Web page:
Museum Quality Antique Chalet-Stlye Interchangeable Music Box on Table by J.H. Heller of Berne, Switzerland, c. 1870
This is an extremely rare, museum-quality music box made by J.H. Heller of Berne, Switzerland in c. 1870. While antique musical chalet musical boxes do come to the market, it is incredibly rare to find one of this great size and detail, with a six-cylinder interchangeable movement, and the added bonus of a striking clock. It is a truly spectacular item.
The house and table are a work of art. Carved from walnut, most probably in Brienz, the level of detail, right down to the smallest the window shutters or the slats in the balconies, is superb. On the house itself there is a double staircase, 21 mirrored windows, one wrap-around balcony and then a further balcony towards the top of the house. Two outhouses flank the sides, packed with wood for the winter and with small staircases and ladders leading up into them. In the grounds before it sit a pair of gentlemen next to a water fountain, clearly proud of their abode. The house sits in serpentine-shaped grounds marked out around the boundary by cross-fencing.
This all sits on a table stand that is also made of walnut, with carved scrolling acorn-and-foliate design to the front that is echoed in the upper levels of the house. The pattern continues along the sides of the stand and down onto the scrolling cabriole legs. The patina of both the house and stand is a beautiful honey-colour, reflecting the age of the piece.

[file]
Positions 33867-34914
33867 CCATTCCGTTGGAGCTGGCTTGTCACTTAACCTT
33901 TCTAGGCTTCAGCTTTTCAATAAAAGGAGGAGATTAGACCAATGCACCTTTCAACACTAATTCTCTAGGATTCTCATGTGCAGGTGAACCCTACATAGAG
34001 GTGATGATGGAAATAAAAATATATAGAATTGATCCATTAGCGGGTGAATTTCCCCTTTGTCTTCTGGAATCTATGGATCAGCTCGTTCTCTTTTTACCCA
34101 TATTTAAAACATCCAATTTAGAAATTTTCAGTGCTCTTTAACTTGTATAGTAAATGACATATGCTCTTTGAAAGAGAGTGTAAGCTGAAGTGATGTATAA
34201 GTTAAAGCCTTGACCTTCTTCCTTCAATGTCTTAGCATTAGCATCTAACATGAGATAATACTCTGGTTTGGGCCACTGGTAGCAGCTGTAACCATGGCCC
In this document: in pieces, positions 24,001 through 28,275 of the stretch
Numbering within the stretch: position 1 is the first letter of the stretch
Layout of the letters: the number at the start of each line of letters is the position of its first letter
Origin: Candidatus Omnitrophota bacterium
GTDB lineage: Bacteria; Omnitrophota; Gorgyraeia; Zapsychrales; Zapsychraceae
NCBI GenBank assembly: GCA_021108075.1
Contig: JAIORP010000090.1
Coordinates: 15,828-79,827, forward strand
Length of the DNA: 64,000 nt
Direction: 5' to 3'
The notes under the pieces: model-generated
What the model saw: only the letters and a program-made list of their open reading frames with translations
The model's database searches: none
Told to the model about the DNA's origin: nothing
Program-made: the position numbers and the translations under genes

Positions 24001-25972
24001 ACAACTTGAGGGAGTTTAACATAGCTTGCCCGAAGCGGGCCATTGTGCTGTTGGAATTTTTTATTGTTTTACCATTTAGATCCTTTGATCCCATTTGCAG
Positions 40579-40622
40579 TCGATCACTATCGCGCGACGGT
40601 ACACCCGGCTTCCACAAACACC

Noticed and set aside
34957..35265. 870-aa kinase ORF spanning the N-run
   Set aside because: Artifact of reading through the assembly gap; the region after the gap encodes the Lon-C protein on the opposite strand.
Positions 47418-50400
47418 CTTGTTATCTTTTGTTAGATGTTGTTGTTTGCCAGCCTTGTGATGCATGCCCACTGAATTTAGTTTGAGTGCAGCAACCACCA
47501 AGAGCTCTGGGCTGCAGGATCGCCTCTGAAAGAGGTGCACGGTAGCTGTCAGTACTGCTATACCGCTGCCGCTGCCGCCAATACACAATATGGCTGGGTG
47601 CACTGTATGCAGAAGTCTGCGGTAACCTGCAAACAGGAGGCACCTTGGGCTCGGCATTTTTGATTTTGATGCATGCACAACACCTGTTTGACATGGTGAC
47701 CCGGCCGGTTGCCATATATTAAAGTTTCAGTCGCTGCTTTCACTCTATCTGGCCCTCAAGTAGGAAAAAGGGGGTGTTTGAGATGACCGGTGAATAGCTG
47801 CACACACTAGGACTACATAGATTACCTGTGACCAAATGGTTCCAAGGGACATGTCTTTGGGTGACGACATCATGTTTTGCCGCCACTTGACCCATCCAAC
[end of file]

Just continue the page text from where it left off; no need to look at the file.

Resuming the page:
The musical movement has an Expressive Harpenspiel arrangement, giving it lovely tone and range. It has been fully refurbished, and comes with the original six cylinders as detailed on the original tunesheet. These cylinders are housed in a separate, custom-made case. Each cylinder plays 6 operatic airs, making 36 tunes in total, including Norma, La Traviata, Martha, Il Trovatore, Faust, Rigoletto, and even 5 different quadrilles of Orpheus in the Underworld.
The clock in the centre of the house is a French 8-day pendulum clock striking on a bell every hour and half hour.
The piece also comes with a beautiful piece of provenance: a letter dated 18 April 1886, addressed to the owners from Jacot, Juillerat & Co of 37 Maiden Lane, New York (right behind where the Federal Reserve sits today) in reply to their request for more cylinders. Clearly almost 130 years ago this was already a prized and well-loved music box.